At the Center for Sleep Apnea and TMJ we work with all the major types of oral appliances, and our doctors lecture nationally, internationally and at University based programs, including at the University of Utah, teaching other dentists how to choose the right appliance for the patient. Proper appliance selection is critical to improve the odds of treatment success and minimize side effects such as jaw pain, TMJ problems and tooth movement. We also do not use appliances designed to move the teeth so our patients virtually never require additional expensive treatments such as orthodontics.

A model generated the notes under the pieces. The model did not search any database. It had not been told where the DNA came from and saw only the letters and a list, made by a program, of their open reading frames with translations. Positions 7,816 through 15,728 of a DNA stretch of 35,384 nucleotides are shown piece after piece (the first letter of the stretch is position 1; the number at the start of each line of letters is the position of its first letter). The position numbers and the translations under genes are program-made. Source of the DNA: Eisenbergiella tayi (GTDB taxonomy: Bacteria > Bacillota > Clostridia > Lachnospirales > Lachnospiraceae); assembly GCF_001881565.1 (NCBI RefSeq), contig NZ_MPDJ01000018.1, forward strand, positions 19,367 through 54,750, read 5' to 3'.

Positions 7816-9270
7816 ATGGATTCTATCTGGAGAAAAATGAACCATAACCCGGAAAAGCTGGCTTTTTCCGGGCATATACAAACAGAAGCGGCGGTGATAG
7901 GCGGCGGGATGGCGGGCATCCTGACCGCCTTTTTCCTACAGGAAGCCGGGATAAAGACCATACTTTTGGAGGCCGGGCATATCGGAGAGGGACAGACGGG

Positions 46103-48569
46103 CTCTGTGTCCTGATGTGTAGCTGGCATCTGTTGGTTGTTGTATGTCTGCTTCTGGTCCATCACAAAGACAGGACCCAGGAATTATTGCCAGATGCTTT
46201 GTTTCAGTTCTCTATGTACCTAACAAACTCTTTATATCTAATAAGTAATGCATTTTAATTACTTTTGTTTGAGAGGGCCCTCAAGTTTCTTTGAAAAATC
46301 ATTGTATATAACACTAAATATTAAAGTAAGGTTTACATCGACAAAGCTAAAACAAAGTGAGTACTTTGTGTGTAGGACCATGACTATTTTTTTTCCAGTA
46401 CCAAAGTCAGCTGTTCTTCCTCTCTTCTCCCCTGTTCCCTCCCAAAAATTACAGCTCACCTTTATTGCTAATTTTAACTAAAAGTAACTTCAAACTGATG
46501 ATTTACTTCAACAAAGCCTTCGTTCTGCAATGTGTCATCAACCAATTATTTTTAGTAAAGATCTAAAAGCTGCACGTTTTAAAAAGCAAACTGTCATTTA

2. How many different appliances does the dentist have experience with?

There is no such thing as one size fits all. A dentist treating sleep apnea patients should be experienced with multiple appliances, and be able to decide which style of appliance is most likely to work for you. There are MANY oral appliances on the market and a good sleep dentist will be able to connect what they see on their examination with your needs and desires in order to choose the appliance that will most likely be effective for you. In fact, one sleep apnea specialist in Lexington has over half a dozen different options when deciding on the right appliance.

Some dentists only use one specific appliance, and often they charge far above usual and customary fees based on the belief that their device is special, although they have no independent evidence published in respected journals to support such claims.